Author: Elyne Mitchell
Series: 1st in the Silver Brumby series
Genre: Australian Adventure, Children's Fiction
Plot: On a stormy night Bel Bel gave birth to a colt. Not an ordinary colt, but a colt with a silver coat, which would be hunted by both horse and man. The beautiful colt was named Thowra after the wild, swift wind which howled at his birth.
Growing up in the Cascade herd, Thowra knows that someday he must rule as king, just as his mighty father Yarraman has. However at a young age he learns that he will have many enemies, and in order to survive he must use all his speed and cunning, to outsmart man, and rule as king, because with a silver coat he cannot hide.
In a violent fight for leadership his sire Yarraman is killed, and the victorious Brolga rules the Cascade brumbies. At that stage Thowra is too young to fight, but everyday he grows in maturity and strength. So that one day he may rule.
Thowra has other problems, the man is constantly hunting him. So far Thowra has been able to out smart him, but how long can he keep his wits up when it is obvious that the man will not give up, is there anywhere he can run?
Notes: The description in the book, is the best I've ever read. The Silver Brumby has the amazing ability to really, really draw you into the story. Suddenly you can think, feel and understand like a horse. The story does justice to the wild beauty in brumbies and the wild beauty in the Australian bush. The joys and freedoms of the bush creatures become yours to enjoy.
The book does not 'humanise' horses as many do. True, you still can understand them and to a degree any animals in books must be 'humanised' (for example the dialogue between horses is more articulate then what real horses communicate) but you really feel that you are reading about a horse that neighs, nibbles on the necks of friends, rears and acts just as a real horse would.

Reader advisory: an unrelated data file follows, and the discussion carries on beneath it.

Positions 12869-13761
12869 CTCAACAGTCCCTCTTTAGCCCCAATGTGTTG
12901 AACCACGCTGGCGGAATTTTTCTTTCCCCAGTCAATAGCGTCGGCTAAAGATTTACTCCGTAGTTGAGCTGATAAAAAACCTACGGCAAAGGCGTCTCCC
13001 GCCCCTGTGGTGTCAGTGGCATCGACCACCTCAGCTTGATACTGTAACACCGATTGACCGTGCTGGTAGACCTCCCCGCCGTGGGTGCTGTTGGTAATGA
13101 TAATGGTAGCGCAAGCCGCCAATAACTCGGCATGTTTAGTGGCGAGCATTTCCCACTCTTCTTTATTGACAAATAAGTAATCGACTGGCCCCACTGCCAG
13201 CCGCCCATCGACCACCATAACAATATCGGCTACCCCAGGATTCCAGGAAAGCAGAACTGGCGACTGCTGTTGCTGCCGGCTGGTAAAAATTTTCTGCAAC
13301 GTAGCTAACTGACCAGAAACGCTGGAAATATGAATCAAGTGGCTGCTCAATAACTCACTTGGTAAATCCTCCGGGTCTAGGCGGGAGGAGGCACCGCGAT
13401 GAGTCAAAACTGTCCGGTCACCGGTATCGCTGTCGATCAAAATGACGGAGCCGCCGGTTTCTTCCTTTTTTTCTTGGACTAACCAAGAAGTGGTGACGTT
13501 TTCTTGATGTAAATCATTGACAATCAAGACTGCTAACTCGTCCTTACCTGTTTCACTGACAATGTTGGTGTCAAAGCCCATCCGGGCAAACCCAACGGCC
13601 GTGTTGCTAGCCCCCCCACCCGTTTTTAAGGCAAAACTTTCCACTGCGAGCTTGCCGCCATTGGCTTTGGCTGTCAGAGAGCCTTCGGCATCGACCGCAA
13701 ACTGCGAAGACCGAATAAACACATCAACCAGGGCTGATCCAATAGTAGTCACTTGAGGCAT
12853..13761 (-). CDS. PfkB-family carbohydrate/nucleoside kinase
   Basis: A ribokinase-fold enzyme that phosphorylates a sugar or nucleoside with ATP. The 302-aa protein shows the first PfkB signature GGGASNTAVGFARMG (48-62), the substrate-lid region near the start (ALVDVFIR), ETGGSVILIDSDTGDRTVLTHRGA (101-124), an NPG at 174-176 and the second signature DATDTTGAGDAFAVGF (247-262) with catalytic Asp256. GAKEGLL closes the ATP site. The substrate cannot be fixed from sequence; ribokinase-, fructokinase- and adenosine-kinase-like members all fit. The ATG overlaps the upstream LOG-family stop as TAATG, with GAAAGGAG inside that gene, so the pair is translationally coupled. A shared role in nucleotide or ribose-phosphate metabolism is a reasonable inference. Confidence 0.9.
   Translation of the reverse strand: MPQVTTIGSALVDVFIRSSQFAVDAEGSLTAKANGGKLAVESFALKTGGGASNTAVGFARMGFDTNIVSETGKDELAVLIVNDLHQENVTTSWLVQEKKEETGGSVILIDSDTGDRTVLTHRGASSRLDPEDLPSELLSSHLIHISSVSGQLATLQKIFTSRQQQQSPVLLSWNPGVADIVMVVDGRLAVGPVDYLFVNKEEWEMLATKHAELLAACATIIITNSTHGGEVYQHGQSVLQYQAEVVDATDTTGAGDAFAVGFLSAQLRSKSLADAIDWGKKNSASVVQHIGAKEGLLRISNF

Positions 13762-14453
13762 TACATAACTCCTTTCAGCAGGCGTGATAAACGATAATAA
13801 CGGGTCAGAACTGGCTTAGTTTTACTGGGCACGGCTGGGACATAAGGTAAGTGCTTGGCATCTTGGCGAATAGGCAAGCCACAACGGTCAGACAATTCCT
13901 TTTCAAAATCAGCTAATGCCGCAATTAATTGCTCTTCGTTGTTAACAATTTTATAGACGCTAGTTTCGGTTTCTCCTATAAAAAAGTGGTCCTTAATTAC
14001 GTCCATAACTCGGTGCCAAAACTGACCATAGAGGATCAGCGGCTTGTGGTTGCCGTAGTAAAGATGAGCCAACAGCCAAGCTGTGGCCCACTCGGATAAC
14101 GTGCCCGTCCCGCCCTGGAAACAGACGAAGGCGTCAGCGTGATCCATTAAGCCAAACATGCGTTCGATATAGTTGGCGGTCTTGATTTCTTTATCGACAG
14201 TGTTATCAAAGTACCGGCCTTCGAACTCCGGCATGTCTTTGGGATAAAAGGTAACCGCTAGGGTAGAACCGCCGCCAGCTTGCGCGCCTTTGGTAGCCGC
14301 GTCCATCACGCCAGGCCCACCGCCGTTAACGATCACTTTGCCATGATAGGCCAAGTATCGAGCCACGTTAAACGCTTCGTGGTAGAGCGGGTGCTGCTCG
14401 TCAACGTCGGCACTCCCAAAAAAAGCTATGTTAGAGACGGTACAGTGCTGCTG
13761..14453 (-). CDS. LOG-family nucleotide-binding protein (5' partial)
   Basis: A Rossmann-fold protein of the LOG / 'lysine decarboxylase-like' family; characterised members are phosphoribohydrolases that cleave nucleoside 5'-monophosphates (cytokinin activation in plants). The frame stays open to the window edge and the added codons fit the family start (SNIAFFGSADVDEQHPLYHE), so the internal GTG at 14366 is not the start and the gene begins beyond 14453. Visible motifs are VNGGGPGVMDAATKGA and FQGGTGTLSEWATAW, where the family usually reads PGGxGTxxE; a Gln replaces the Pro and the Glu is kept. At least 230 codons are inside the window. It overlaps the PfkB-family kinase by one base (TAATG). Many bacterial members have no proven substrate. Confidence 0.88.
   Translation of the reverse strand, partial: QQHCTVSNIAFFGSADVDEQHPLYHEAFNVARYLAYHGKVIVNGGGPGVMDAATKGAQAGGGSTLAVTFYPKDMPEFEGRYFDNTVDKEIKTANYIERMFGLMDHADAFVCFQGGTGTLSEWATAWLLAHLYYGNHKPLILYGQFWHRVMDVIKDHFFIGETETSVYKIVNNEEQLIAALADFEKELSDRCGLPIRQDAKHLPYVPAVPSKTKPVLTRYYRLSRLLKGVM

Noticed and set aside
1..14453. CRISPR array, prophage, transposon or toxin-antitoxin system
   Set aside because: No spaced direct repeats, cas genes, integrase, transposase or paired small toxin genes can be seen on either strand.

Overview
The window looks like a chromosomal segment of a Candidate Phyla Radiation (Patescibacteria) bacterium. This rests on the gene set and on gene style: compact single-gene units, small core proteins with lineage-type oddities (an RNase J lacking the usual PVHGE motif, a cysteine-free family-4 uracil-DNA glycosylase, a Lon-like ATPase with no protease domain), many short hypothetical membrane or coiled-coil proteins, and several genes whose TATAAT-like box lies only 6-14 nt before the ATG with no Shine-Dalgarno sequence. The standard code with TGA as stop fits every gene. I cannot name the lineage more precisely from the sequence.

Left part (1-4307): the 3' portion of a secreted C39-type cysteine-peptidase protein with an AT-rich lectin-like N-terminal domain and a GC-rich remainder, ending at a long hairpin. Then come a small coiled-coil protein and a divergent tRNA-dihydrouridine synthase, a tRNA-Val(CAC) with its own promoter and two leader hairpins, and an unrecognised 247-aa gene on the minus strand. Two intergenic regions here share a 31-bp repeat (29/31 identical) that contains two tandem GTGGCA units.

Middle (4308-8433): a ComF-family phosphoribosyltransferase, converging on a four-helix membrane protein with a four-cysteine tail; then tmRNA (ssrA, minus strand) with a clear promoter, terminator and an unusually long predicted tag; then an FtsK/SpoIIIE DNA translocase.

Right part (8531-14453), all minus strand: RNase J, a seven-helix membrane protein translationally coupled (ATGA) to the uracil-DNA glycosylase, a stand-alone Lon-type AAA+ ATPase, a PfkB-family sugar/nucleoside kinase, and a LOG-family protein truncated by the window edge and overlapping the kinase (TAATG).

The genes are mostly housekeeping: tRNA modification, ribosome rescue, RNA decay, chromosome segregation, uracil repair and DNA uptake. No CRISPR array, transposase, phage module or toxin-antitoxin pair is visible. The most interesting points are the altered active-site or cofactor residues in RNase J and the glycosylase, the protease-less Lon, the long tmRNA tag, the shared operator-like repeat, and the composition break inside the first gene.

It really upset me to finish the book, and taking a trip to the library to borrow the second one couldn't come soon enough. The book was an addiction.
However, if you're not a 'horsy' person, then I might not recommend this book (I know after reading my high praise, you must be shocked). If you don't adore horses, and love reading about how they act in the wild, you will probably find it boring. The subject of the Australian bush and horses has to already interest you to enjoy the book.
Themes: The most obvious theme is freedom. Even the word is in the book numerous times. Thowra wants freedom, he wants freedom from the Brolga and freedom from man. He wants to live in the free Snowy Mountains forever without the possibility of that being taken away. Other themes might be - the conquest for territory and the conservation of native animals and bushland.
'I will call you Thowra,' she said, waking him with her nose, 'because that means wind. In the wind you were born, and fleet as the wind you must be if you are to survive.' (quote by Bel Bel page 5)
'He didn't hear the man on the black horse swear and say 'That horse is getting too cunning." But it was from that day on that a legend began to grow up about the creamy brumby, cunning as a fox. Stockmen talked of him around their summer campfires, or sung songs about him as they rode around a restless mob of of cattle that night. The cattle went on to tell the brumbies, so that they too knew all about the silver brumby.' (page 75)
'Bel Bel moved towards the cave, making no sound, leaving no track, and feeling supremely happy. The winter snows would come now, to cover the bones of an old mare. She had seen Thowra as she had always known he would be - a king of the mountain horses' (page 149)
'There grew around the campfire stories of a great silver stallion seen galloping over wind-packed snow way up on Ramshed range; of a ghost horse that drank at the Crackenback River; of a horse that all men thought was dead appearing in a blizzard at Dead Horse hut and vanishing again; of a wild stallion cry that could only be Thowra's. But no man knew where the son of Bel Bel roamed.' (page 190)
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